How to Hold the Reins & Steer a Horse (SNAFFLE BITS ONLY)

How to Hold the Reins & Steer a Horse (SNAFFLE BITS ONLY)

You’ll see lasting results for one
simple reason: It’s you that makes the change, not your horse. This is brilliant!
Who wrote this? Oh, it was me… “What I’d Teach Your Horse,” my book. But
seriously, folks… If you want to see lasting changes, huge changes, and you
want to see those changes fast, you need to get better with your hands. 99.99999%
of the folks out there need to get better with their hands… and this means
you. So what follows is a bunch of tips and tricks that will teach you the
muscle memory it takes to get better with your hands. You’ll learn how to pick
them up and to drop them. You’ll learn your timing and your horse will thank you. We are going to practice here a turn to the right, so everything we do during
this video, during this exercise, is going to be a turn to the right. Obviously, all you want to do is reverse everything later when you then practice and build your muscle memory going to the left. Sometimes when you’re training your horse, you want to use one hand on the
reins. Other times you want to use two hands on the reins. This particular
exercise will help you develop the muscle memory that you need for a one
rein exercise. The first thing I want you to do is pretend that you’re sitting on
your horse. You’ve got one hand on the outside seam of your pants, the other
hand is loosely holding the reins. The reins are down on the horse’s neck.
There’s a pronounced droop in the reins. Now I want you to walk around the room
practicing that. Walk around like this. Okay, this hand holds the reins down on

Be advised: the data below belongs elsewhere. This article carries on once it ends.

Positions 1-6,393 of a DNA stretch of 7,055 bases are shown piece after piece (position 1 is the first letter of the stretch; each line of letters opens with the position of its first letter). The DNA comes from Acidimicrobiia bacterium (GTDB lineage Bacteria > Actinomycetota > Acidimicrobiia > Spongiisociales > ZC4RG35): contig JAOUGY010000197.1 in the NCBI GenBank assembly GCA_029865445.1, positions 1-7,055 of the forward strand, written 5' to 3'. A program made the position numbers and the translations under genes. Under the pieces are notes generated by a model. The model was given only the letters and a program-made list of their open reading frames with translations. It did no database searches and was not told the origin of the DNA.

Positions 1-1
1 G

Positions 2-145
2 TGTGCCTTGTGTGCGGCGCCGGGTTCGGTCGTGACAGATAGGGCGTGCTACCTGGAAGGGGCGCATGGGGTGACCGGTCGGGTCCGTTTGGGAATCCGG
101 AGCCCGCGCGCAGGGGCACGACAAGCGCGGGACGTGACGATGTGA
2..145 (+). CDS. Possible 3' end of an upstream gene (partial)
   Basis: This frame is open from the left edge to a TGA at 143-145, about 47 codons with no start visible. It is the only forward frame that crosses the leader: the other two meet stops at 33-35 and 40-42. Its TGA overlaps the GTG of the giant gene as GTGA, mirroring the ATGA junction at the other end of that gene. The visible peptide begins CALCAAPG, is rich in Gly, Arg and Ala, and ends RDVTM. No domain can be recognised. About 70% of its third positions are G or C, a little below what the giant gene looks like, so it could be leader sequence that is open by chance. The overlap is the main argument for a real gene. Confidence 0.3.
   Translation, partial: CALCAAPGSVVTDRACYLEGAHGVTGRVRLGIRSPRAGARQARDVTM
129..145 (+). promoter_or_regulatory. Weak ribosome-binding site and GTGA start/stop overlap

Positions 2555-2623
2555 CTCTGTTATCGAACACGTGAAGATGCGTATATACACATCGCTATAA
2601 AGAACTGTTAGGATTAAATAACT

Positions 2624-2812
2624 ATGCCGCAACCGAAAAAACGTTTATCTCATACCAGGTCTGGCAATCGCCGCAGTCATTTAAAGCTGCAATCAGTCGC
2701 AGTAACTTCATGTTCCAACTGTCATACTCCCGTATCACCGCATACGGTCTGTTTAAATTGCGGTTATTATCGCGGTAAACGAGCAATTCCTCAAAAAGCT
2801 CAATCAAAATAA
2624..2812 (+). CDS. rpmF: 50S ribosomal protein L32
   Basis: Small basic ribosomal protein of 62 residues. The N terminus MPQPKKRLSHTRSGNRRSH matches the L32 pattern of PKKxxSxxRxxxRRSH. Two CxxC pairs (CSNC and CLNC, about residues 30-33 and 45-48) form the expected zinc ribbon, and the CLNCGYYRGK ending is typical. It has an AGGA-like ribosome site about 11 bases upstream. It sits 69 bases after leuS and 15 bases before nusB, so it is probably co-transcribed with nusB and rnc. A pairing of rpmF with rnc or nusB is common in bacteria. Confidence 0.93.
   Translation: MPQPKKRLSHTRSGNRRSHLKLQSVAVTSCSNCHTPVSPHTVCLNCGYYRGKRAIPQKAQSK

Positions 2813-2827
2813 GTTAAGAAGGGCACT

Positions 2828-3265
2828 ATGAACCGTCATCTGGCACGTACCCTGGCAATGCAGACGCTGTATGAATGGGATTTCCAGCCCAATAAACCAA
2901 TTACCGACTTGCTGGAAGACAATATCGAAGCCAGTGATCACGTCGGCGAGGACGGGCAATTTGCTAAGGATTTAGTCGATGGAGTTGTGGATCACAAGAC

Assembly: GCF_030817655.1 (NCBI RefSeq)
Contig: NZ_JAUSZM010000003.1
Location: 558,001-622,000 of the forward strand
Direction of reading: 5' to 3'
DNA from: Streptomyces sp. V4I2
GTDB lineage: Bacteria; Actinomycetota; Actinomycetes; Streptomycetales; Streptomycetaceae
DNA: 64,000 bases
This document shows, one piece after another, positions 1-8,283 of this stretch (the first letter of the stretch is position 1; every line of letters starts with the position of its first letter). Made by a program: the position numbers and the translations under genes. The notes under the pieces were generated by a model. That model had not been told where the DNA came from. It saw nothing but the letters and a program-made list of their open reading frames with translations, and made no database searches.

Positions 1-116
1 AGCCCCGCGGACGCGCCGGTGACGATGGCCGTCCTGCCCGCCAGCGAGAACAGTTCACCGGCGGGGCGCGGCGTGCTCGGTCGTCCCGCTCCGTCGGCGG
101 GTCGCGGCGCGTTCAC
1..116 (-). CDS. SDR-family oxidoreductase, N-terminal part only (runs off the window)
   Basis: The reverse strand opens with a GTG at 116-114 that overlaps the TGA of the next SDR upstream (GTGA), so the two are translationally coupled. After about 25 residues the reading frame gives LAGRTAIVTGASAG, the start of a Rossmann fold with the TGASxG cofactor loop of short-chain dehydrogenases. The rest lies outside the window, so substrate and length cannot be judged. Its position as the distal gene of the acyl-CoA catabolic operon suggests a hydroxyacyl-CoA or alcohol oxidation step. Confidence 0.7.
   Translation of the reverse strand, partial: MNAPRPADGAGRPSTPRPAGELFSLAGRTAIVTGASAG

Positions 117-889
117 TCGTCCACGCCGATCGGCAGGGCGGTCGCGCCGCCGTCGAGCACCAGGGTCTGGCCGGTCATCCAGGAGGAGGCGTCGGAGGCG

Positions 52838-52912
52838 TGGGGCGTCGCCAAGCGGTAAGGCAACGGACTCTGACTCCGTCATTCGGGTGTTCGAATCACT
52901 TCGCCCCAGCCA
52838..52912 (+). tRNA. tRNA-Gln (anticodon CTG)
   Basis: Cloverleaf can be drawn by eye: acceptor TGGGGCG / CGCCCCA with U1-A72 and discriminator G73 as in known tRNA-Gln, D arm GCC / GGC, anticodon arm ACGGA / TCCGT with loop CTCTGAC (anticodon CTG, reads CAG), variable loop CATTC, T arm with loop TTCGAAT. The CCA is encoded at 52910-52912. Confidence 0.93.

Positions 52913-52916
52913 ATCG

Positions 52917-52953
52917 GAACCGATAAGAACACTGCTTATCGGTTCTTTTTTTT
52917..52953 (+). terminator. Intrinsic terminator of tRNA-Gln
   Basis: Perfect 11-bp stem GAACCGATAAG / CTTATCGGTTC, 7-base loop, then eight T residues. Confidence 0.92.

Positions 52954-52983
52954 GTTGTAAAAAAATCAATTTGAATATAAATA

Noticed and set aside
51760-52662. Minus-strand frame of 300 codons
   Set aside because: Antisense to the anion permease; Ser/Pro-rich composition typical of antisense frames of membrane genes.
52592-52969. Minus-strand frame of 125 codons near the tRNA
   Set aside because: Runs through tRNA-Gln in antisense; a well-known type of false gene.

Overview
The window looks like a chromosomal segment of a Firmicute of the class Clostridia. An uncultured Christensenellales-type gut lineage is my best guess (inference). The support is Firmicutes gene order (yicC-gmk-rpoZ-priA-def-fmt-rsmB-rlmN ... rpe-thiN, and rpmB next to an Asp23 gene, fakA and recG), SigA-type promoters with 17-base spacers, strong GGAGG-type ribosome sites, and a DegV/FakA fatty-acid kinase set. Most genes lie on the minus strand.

the horse’s neck. It does not move. This hand holds your outside seam. That’s the
way you start and that’s the way you end. That’s the first step of this exercise
and it’s the last step. You will begin like this; you will end like this. Okay, so you’ve got your right hand on
your pants outside seam. You’ve got your left hand down on the reins on the
horse’s neck. When you’re ready to start your turn, the first thing you do is
raise your left hand up off the horse’s neck high into the sky. Let’s practice
that together: Left hand to the sky. Down, up, down, up, down. It goes straight to the
sky. It doesn’t go to the left; it doesn’t go to the right; it doesn’t go forward; it
doesn’t go backward. The left hand goes straight like an elevator to the sky.
Okay, next step: You’ve got your left hand up in the air, your other hand is on your
seam, right? Take your right hand and grasp the other side of the reins. The
right side of the reins. Bring the reins directly back to your side. It’s just a
choo-choo Charlie move. Okay, so practice that. Take it off the seam. Reach forward,
grab the reins. Bring it back to your side, directly to your site. It’s just
forward and backward. So now you’ve got two moves: You got “left hand goes
straight to the sky”… right hand grabs the other rein and comes directly back. Like
this. Now, walk around practicing that. Just
like this. Just like this… So now you got one hand in the air and you got the
other hand on the rein and you brought it back to your side. The next step is to
simply bring the left hand down, back towards the horse’s neck. Right hand
holds pressure until the horse gives and then, when it’s time to let go, I want you
to flutter your fingers away and push the rein down and away.
Don’t drop it. If you drop it, the horse will learn to start jerking his head.
Practice the steps again and again and again and again. It’s very simple: Left
hand goes up; right hand goes forward, grabs the other rein, comes directly back
against your side; left hand goes down; right hand releases when the horse gives
to the bit. Relax. Reward your horse. Breathe. Think about
the next step. Let’s practice those steps. You’ve got to do
it a thousand times if not 10,000 times until you build the necessary muscle
memory. You begin and end exactly the same way: You begin with your left hand
grasping the rein as it sits on the mane. The right hand grasps
the outside seam of your pants and when you’re ready to initiate your turn, left
hand goes directly up like an elevator. It doesn’t go to the right or to the
left or forward or backwards. It goes straight up towards the sky. Your right
hand grasps the right rein with your thumb in an upward position. You don’t
bring it to the side. You don’t turn your hand at all, it just has to be exactly as